Despite important advances from Genome Wide Association Studies (GWAS), for most complex human traits and diseases, a sizable proportion of genetic variance remains unexplained and prediction accuracy (PA) is usually low. Evidence suggests that PA can be improved using Whole-Genome Regression (WGR) models where phenotypes are regressed on hundreds of thousands of variants simultaneously. The Genomic Best Linear Unbiased Prediction (G-BLUP, a ridge-regression type method) is a commonly used WGR method and has shown good predictive performance when applied to plant and animal breeding populations. However, breeding and human populations differ greatly in a number of factors that can affect the predictive performance of G-BLUP. Using theory, simulations, and real data analysis, we study the performance of G-BLUP when applied to data from related and unrelated human subjects. Under perfect linkage disequilibrium (LD) between markers and QTL, the prediction R-squared (R2) of G-BLUP reaches trait-heritability, asymptotically. However, under imperfect LD between markers and QTL, prediction R2 based on G-BLUP has a much lower upper bound. We show that the minimum decrease in prediction accuracy caused by imperfect LD between markers and QTL is given by (1-b)2, where b is the regression of marker-derived genomic relationships on those realized at causal loci. For pairs of related individuals, due to within-family disequilibrium, the patterns of realized genomic similarity are similar across the genome; therefore b is close to one inducing small decrease in R2. However, with distantly related individuals b reaches very low values imposing a very low upper bound on prediction R2. Our simulations suggest that for the analysis of data from unrelated individuals, the asymptotic upper bound on R2 may be of the order of 20% of the trait heritability. We show how PA can be enhanced with use of variable selection or differential shrinkage of estimates of marker effects.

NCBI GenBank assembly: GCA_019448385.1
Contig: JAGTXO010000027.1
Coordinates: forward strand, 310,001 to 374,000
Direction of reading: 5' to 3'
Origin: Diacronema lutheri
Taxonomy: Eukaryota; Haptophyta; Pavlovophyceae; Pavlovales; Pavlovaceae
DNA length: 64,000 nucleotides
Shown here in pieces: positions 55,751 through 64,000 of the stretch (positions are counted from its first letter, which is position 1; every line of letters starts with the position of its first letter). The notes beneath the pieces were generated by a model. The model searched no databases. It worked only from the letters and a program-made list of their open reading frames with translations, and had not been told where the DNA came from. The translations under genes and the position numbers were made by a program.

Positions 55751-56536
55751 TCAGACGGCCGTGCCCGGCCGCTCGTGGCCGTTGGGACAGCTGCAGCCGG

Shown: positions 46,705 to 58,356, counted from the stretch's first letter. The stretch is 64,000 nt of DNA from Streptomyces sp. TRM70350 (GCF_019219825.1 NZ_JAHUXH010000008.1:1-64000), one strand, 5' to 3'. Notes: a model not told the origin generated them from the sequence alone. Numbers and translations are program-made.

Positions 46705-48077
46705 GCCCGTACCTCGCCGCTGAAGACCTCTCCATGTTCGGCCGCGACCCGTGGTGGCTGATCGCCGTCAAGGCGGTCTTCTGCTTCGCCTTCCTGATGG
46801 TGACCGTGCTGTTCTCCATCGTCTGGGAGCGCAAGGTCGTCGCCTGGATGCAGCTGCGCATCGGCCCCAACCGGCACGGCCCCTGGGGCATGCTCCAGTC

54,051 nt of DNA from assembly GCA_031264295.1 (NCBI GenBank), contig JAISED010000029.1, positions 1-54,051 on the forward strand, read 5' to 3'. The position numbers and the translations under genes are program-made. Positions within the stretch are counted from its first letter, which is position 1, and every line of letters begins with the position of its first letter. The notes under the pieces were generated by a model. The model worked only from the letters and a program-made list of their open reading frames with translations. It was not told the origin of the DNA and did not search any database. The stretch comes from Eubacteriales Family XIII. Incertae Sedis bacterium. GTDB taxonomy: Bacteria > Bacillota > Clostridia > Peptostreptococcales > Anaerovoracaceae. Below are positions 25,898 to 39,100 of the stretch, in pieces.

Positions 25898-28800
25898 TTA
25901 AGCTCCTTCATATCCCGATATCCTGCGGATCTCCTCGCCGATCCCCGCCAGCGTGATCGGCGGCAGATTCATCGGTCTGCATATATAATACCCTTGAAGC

ASJC Scopus subject areas
- Ecology, Evolution, Behavior and Systematics
- Molecular Biology
- Cancer Research